Questions on Medicaid expansion | Sustainability of individual market | Barbra Nault

Alaska made national headlines this month by announcing Medicaid expansion, but that may serve to distract from some significant questions which remain, not only for Medicaid but for the health care system in general.  There are tremendous issues remaining in Alaska health care, some of which we highlight in this month’s 5 Things We’re Watching.

DJ 5 Things Signature

1. Medicaid expansion puts Republicans in a tough spot

Governor Walker made a bold move last week announcing that he would unilaterally expand Medicaid eligibility. This is the 8th time an Alaskan governor has acted unilaterally, without the legislature’s approval, to accept federal funds. So far, Republican leadership in the House and Senate are predictably displeased.  But displeasure has yet to include any plans to block Medicaid. The Legislative Budget and Audit Committee had the opportunity to take up the Governor’s action at its meeting on July 22nd, but declined.

With this action, Walker has put legislative Republicans in a difficult position. To oppose expansion now means Republicans will have to take a benefit away, one already in place. The legislature has 45 days in which it could call itself into special session to take action to oppose this. We’ll see if they choose to do so.

2.  Medicaid: The questions that remain

We have clarity now that eligibility will be expanded for Medicaid on Sept 1st, but there are still significant questions outstanding. Will the MMIS system be able to handle the increase? DHSS is only paying at 90% now, according to Commissioner Davidson. Will the ARIES eligibility system be working sufficiently on Sept 1st to handle enrollment? How will organizations mobilize to enroll newly eligible beneficiaries?  Will providers be able to handle the influx of new patients? Will expansion foster reform efforts or will it muddy the waters?

These questions, and others we might list, aren’t meant to cast aspersions or offer an opinion on expansion.  But, we think it points to an underlying reality: for all of the huge amount of effort it took to get to this point, the work on Medicaid is only getting started.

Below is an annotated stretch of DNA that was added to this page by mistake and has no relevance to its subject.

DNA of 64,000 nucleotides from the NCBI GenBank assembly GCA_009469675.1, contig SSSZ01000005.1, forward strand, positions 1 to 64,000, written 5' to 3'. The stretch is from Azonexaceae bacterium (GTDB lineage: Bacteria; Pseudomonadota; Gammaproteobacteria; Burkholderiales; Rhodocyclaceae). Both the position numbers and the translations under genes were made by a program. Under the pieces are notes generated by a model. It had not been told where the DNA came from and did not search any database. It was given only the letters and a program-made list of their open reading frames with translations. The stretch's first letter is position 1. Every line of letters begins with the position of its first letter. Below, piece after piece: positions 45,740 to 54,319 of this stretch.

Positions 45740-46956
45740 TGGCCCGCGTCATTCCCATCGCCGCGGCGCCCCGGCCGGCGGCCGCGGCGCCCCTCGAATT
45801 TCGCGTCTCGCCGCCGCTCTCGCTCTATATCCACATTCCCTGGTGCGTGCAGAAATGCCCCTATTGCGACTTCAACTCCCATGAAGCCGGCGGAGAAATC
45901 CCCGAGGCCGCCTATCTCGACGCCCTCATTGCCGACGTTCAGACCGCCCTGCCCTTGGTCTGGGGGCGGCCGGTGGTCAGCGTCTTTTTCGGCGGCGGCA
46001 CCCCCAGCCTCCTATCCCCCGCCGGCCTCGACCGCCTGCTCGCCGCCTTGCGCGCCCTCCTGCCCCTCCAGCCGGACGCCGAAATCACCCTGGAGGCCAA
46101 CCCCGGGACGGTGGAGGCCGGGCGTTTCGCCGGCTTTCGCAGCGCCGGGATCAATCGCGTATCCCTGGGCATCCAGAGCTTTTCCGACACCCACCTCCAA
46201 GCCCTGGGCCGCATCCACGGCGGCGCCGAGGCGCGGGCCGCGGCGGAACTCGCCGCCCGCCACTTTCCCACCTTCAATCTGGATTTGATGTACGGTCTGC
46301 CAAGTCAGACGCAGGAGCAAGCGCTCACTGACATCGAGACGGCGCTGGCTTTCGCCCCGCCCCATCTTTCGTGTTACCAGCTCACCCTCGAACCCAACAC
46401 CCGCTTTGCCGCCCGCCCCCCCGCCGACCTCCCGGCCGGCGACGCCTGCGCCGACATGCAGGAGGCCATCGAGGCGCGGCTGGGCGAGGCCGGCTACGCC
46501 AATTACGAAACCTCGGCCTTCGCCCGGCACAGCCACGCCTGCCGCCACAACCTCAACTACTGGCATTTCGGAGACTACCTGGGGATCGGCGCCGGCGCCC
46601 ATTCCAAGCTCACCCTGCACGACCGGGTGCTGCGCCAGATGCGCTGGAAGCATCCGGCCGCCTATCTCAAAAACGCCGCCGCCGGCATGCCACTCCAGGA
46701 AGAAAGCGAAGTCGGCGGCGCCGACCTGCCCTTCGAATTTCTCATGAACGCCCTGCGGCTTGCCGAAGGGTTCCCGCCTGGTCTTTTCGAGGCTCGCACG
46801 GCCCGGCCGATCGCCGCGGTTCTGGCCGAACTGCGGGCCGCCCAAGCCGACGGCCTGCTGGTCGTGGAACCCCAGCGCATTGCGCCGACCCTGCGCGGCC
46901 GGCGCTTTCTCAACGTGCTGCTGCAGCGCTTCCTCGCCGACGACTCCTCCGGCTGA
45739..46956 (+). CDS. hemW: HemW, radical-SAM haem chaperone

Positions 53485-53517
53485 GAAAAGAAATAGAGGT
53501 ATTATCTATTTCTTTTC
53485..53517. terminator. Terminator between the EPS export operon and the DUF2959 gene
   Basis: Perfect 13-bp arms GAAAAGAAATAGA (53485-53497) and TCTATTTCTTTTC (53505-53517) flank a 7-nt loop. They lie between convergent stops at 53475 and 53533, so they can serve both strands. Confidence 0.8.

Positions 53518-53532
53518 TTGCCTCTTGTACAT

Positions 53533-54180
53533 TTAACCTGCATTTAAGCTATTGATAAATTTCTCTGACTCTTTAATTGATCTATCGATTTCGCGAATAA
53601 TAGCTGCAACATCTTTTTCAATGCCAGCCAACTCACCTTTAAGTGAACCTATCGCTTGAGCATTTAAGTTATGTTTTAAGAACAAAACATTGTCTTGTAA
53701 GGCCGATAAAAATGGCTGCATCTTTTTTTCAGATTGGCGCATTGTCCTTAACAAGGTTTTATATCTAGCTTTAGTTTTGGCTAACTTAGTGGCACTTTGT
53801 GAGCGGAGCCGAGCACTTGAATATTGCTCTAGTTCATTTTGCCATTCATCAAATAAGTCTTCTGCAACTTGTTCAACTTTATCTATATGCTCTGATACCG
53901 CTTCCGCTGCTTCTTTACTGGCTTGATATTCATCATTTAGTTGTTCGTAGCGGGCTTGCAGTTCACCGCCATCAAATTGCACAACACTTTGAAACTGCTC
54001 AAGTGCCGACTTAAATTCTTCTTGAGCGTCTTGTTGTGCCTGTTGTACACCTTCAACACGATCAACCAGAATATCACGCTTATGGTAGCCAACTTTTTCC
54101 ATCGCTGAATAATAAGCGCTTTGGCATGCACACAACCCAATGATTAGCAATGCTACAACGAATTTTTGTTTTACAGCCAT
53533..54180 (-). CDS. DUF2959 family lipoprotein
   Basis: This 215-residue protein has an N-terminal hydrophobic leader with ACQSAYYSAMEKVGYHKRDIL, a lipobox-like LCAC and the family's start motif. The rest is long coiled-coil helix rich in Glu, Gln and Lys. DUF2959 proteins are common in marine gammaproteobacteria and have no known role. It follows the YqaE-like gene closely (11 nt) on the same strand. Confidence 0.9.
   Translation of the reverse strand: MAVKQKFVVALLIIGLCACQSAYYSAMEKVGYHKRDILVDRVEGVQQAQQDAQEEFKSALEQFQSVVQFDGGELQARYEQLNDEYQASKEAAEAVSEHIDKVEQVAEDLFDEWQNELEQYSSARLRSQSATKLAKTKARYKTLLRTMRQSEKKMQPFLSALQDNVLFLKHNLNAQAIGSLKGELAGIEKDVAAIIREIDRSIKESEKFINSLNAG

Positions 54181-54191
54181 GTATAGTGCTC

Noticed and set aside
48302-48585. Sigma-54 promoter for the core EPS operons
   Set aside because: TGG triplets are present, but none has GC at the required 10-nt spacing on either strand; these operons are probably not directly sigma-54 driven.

3.  DHSS looking at a provider tax

The Department of Health and Social Services (DHSS) hired CPA firm Myers and Stauffer to research the impact of a potential provider tax to help offset the cost of Medicaid expansion in Alaska. It’s a way to capture some of the gains to providers (particularly hospitals) from expansion and reinvest them into the system.

When we mentioned the idea of a provider tax in our January newsletter, we one angry email from a doc for even mentioning it. During the session, the topic appeared more of a distraction from expansion rather than a standalone policy.  But, the $175k the state is putting into this effort is significant, particularly in a fiscal crisis. We expect to see proposals come out of this in the next session.

4. Is the individual market sustainable?

The Feds have released 2014 numbers on reinsurance (RI) received by health plans, and it looks like Premera captured about 57% of Alaska’s RI money at $20 million. Reinsurance helps plans with costly individual claims, reimbursing them at 80% for claims over $45K and up to $250K.  This allows plans to keep costs lower for members. But even with these dollars, it appears all plans are hemorrhaging money.

This reinsurance runs out in 2016. The state has not appeared interested in building an Alaskan model to replace it. Alaska has already had a hard time keeping plans in its individual health insurance market and with the “Cadillac tax” on the horizon poised to hit carriers with a 40% excise tax, we wonder if Alaska could be going the way of Washington State in the late 90’s where the entire individual market collapsed.


5. Video: Barbra Nault, Garvey Schubert Barer

In this edition of the “What They’re Watching” series, we feature Barbra Nault, Owner of Garvey Schubert Barer Law in Anchorage.  She joined us at our Seattle conference to learn what Washington has been learning through trial and error in clinical integration.

Nault is the third GSB attorney we’ve featured in this series from three different states, including Stephen Rose and Rachael Ream. To hear what thought leaders are saying inside and outside of Alaska, check out the entire video series.